This is one reason many area Realtors use a checklist form, called the Regional Sales Contract, that spells out the items to stay or go. Things that usually stay include wall-to-wall carpeting, stoves and sconces, as well as exterior trees and shrubs.

“The things that stay are the ones that are truly attached to the property,” says Charlie Plymire of McEnearney Associates’ Arlington office. “A built-in cabinet in a 75-year-old house would generally convey because it cannot be moved without taking the house apart.”

The form also includes room for items that might be up for debate, such as an air-conditioning unit or a dining room cabinet that is hooked onto the wall for stability’s sake.

“Sellers need to be careful,” Mr. Plymire says. “The perception that something conveys could be a problem.”

In fact, the Regional Sales Contract even includes items that your house may or may not have, such as a garbage disposal or trash compactor. Even if you don’t have some of these appliances, you should still note that they don’t convey. It could save you headaches later on, Realtors advise.

Even without the Regional Sales Contract, most agents use an inclusion list that is an addendum to the regular contract that specifies the items to convey.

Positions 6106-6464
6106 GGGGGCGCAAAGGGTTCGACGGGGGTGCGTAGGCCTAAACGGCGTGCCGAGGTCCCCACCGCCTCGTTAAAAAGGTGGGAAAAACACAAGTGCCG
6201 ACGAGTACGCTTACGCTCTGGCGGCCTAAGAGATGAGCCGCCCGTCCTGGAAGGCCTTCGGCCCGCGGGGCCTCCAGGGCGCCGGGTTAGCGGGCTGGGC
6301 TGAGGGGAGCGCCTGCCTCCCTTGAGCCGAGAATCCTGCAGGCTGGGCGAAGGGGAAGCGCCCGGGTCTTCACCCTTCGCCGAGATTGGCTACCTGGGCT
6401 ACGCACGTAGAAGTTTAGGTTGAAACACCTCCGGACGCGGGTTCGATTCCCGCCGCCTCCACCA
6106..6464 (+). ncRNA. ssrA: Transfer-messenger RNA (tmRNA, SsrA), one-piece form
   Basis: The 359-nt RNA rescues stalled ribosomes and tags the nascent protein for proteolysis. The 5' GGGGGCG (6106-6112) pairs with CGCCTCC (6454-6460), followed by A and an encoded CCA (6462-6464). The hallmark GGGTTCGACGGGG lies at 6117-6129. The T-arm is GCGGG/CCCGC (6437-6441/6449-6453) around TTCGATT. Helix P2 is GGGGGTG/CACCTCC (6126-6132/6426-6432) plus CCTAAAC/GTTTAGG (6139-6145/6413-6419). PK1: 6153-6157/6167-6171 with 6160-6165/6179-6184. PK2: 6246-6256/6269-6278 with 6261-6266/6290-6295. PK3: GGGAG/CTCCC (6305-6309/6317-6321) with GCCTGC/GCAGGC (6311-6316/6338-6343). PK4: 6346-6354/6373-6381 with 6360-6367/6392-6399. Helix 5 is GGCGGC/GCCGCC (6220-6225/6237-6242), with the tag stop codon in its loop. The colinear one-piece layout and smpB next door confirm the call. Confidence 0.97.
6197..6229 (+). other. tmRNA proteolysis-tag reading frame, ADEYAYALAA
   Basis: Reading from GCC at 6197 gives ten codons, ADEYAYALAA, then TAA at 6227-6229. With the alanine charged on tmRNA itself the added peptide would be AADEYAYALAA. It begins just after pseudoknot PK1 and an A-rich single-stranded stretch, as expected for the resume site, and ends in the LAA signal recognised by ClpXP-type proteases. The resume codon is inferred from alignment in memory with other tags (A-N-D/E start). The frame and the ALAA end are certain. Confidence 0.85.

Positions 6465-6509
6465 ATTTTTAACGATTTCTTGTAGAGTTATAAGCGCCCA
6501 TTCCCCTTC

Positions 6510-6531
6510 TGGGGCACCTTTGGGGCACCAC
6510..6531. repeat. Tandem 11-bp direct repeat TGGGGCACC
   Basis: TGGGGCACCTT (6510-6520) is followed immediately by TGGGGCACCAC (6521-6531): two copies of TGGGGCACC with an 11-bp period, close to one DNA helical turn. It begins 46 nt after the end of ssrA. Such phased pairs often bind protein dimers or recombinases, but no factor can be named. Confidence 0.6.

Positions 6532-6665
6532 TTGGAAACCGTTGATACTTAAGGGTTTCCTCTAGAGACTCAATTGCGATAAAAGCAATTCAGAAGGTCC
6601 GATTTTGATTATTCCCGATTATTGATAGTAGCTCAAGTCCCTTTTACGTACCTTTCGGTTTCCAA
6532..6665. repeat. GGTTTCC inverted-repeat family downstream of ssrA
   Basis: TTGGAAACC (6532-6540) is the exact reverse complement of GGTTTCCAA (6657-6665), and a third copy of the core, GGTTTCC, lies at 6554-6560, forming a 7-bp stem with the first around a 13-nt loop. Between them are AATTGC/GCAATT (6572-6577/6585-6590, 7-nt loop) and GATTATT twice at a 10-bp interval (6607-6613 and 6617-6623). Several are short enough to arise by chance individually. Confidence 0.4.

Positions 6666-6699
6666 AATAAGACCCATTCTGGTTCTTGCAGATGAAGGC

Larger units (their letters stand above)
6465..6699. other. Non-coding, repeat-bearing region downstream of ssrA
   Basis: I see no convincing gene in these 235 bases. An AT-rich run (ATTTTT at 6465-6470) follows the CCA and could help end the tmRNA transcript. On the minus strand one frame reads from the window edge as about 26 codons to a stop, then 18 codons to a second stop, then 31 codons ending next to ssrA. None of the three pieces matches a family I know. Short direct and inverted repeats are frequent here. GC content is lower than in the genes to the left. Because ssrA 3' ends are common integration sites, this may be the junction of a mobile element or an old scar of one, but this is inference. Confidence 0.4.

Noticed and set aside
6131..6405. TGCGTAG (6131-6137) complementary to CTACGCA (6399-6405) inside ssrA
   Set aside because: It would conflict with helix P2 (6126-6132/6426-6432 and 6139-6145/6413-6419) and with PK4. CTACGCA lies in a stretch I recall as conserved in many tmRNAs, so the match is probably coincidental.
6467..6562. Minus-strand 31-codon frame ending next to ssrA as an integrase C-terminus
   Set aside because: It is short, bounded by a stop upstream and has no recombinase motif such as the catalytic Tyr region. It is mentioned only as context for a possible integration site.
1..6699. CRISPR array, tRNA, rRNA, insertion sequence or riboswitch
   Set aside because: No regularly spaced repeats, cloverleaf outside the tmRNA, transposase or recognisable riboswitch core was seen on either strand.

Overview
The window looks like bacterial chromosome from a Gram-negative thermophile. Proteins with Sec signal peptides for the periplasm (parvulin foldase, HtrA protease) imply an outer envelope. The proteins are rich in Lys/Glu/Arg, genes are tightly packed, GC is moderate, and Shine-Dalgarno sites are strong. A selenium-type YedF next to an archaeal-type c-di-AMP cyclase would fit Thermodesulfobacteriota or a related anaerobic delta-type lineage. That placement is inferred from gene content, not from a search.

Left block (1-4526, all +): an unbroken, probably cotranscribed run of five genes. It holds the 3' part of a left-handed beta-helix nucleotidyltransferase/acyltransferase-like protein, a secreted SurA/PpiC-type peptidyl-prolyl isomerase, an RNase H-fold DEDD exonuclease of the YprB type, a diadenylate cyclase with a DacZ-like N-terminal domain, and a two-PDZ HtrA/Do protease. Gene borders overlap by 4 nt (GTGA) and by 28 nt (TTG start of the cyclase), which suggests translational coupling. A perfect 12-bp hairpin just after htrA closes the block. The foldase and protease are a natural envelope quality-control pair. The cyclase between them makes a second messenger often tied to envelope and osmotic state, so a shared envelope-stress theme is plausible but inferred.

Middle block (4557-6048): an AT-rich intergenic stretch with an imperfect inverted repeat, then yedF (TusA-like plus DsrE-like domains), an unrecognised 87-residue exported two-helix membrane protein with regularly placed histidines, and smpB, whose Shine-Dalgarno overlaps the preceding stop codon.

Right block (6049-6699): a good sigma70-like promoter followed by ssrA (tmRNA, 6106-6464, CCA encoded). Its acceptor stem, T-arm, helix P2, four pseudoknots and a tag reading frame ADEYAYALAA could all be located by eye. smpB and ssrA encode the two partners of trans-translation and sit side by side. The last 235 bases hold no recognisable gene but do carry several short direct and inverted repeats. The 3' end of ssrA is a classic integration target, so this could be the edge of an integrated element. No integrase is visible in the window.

“If a home is listed with a real estate agency, then you have to follow the rules,” Mrs. Low says. “If it’s not mentioned either way, then you go with the wired-in-or-screwed-in rule.”

In Maryland, says Paul Biciocchi of Forum Properties in Potomac, Realtors may opt to use the Maryland form instead, which is even longer than the Regional Sales Contract.

According to the Maryland form, everything defined as a fixture conveys in absence of any indication to the contrary.

“In Maryland, appliances do convey unless otherwise noted,” Mr. Biciocchi says.

But if you, as the seller, are planning to leave that old, broken refrigerator because you don’t want to have to deal with it, you should think twice before including “refrigerator” on that list of items to convey.

“Paragraph three of the Regional Sales [Contract] form says that the purchaser accepts appliances, heating and cooling systems, and plumbing are in ‘normal working order’ as of the possession date,” Mr. Plymire says.